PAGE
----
To get turned on, your mind has to be focused on what’s happening and you have to be enjoying that experience. But even if you are, sometimes your body just isn’t getting the signals to get wet down there. It could be a particular time of the month, especially around your period, when lubrication isn’t happening. It could be a deficiency of estrogen in your body. It could be perimenopause or menopause. It could be something else.
Sometimes you just need a little boost from personal lubricant to get things slick where they should be slick. And thankfully, you have plenty of options for adding a bit of moisture.
Types of lubricant. Basically, there are three types of lubricant: water-based, silicone-based, and oil-based.
- Water-based lubricants are very common. They are easy to use, feel less sticky on your body, and allow for easy clean-up. One drawback is water-based lubricant doesn’t last as long on your skin, so you may need to reapply if sexual activity continues for a while.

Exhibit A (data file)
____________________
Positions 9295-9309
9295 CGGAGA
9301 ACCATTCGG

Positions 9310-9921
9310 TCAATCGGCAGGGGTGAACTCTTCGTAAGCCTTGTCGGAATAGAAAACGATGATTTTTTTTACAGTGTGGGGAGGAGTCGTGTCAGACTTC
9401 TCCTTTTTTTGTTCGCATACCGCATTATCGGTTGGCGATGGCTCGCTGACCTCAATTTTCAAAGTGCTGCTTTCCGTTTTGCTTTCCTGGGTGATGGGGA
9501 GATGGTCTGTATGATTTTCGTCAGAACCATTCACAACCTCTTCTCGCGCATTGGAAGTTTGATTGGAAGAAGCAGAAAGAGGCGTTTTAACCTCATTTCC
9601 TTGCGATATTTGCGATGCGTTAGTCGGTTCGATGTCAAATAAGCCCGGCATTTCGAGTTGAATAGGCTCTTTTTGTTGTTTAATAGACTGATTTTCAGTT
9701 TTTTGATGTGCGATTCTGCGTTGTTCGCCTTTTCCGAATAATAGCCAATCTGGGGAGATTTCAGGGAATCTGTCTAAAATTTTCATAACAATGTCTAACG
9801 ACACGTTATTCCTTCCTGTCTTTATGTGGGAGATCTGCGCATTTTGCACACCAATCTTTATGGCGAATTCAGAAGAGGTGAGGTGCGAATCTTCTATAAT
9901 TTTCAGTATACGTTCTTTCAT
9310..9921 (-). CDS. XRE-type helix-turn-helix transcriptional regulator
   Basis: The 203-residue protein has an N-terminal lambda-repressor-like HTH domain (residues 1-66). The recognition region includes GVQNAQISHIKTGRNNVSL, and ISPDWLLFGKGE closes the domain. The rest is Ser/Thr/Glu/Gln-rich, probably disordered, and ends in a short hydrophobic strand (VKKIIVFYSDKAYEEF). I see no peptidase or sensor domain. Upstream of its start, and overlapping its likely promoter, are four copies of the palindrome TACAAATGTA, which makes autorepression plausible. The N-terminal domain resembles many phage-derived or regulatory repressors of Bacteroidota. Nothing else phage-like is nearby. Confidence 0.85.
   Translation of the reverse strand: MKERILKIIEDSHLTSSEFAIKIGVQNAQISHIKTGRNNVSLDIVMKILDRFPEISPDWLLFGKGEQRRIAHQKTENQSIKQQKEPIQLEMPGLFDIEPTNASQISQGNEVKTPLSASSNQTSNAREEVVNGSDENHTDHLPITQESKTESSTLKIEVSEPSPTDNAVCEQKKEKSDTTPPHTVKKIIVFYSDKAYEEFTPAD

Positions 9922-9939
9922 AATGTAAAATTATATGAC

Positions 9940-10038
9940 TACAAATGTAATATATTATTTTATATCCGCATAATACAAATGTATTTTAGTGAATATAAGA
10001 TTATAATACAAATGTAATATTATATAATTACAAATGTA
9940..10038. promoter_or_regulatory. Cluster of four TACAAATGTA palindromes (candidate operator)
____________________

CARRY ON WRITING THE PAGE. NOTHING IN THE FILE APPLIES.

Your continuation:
- Silicone-based lubricants offer their own advantages. They last longer on your skin, feel even more slick to the touch, and can be used in water environments (like sex in the shower). However, this lubricant clings to your skin more, making clean-up a little more difficult, and some may not like the feel of it.
- Oil-based lubricants include petroleum jelly and coconut oil. Petroleum jelly used to be a common choice for lubricant, but it isn’t a good choice overall due to health concerns. However, coconut oil has become a favorite for many married couples, including quite a few of my readers. It’s a natural choice and easy to find on shelves. The one concern is that may compromise latex condoms, if you use those.